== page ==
Episode 463 – The Afterlives of a Samurai

This week is all about a biography of a fascinating figure of the Meiji Restoration: Oguri Tadamasa. But it’s also about much more: about how the present shapes our view of the past, and about how, as a result, the ways we talk about someone long dead can shift and change as well.


Wert, Michael. Meiji Restoration Losers: Memory and Tokugawa Supporters in Modern Japan

McNally, Mark Thomas. Like No Other: Exceptionalism and Nativism in Early Modern Japan.

Hashimoto, Takehiko. “Introducing a French Technological System: The Origin and Early History of the Yokosuka Dockyard.” East Asian Science, Technology, and Medicine 16 (1999)

Lippit, Seiji M, ed. History and Repetition.


A Meiji era portrait of Oguri Tadamasa.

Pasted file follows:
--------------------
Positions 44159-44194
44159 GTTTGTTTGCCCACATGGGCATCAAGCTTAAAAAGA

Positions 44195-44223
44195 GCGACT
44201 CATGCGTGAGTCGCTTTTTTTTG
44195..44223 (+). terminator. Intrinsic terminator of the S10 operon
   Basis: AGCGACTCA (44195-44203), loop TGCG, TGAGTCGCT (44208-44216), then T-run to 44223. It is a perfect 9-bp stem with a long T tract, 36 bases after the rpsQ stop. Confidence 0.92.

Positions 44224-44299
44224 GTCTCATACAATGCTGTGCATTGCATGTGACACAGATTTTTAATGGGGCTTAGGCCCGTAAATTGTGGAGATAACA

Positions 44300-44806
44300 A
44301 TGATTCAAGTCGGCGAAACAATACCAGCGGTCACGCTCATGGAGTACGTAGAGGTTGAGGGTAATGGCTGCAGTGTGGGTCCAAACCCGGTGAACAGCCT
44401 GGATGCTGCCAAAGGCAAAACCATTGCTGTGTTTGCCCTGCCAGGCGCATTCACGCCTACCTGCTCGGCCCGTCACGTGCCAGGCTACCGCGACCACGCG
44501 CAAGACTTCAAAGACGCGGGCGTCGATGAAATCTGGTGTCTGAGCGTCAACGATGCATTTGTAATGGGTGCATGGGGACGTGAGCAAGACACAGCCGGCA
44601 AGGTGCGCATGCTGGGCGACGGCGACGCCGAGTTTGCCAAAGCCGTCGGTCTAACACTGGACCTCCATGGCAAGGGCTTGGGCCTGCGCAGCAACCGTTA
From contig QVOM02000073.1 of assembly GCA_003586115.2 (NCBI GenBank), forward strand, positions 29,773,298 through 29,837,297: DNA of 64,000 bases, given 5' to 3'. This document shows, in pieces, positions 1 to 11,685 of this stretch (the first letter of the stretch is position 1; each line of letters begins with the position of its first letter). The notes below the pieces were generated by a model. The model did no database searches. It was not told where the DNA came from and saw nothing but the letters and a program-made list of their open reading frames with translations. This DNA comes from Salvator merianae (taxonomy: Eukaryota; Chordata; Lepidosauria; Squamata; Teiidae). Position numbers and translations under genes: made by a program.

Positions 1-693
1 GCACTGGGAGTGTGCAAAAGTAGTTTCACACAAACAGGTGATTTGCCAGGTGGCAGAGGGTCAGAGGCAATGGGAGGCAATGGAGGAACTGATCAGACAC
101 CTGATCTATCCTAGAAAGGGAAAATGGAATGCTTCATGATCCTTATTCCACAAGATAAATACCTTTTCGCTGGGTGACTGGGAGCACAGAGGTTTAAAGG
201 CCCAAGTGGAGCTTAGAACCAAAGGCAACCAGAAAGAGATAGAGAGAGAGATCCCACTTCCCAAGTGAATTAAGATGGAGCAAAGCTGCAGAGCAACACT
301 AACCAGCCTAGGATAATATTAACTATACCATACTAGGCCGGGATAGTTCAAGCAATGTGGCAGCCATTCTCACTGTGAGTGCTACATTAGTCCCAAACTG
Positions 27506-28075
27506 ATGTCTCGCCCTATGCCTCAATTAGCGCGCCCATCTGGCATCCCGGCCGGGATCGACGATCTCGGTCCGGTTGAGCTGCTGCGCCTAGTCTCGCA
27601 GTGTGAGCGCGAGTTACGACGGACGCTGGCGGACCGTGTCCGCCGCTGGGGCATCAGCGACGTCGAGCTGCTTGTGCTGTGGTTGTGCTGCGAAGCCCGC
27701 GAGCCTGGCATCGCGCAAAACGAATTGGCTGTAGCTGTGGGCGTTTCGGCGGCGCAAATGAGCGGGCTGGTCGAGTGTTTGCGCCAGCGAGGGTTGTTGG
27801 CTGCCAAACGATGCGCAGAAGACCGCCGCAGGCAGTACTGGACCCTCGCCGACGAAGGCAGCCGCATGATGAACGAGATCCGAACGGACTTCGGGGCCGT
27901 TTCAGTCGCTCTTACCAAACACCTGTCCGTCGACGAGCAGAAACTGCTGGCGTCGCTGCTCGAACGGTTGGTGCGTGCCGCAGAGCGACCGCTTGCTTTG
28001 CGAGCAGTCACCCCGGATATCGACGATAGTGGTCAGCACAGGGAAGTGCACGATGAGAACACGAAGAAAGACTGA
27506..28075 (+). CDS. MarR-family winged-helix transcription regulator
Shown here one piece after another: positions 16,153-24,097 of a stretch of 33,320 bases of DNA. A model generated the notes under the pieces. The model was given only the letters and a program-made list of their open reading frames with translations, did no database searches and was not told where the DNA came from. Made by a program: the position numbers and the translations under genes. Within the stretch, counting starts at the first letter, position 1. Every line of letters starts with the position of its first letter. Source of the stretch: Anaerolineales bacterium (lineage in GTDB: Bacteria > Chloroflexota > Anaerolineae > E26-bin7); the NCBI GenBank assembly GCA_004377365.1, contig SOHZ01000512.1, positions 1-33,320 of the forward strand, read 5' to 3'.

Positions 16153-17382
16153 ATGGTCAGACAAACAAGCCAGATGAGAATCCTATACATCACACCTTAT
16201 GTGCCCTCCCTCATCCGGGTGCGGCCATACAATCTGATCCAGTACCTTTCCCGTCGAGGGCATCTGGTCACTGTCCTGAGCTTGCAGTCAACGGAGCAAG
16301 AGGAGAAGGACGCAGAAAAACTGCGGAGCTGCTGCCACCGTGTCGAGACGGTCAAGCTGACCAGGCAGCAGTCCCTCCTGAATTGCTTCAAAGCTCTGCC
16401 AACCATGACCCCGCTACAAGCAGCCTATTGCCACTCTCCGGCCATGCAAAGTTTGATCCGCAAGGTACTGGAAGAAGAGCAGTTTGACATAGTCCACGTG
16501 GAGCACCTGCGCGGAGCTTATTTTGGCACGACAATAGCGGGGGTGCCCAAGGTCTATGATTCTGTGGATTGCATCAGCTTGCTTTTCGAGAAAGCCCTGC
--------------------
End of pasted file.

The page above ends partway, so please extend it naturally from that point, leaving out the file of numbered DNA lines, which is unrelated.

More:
Tozenji has a whole room dedicated to Oguri’s accomplishments today.
A bust of Oguri Tadamasa at Tozenji. His grave is also at the temple.

1 thought on “Episode 463 – The Afterlives of a Samurai”

  1. I feel like there are some very fascinating parallels between this week’s story and what happened with the lost cause ideology that developed in the United States following the Civil War. Almost immediately they begin writing their biographies and history is attempting to frame the war from their perspective but also whitewash their activities and motivation for the conflict. As the United States began to focus on external enemies there was less of a motive to challenge that narrative, instead attempting to present it more as a blip in an otherwise unified nation.

    Does the pro-Tokugawa historiography play as fast and lose with the facts as the way the Lost Cause people do or is there less of a political motivation for them?

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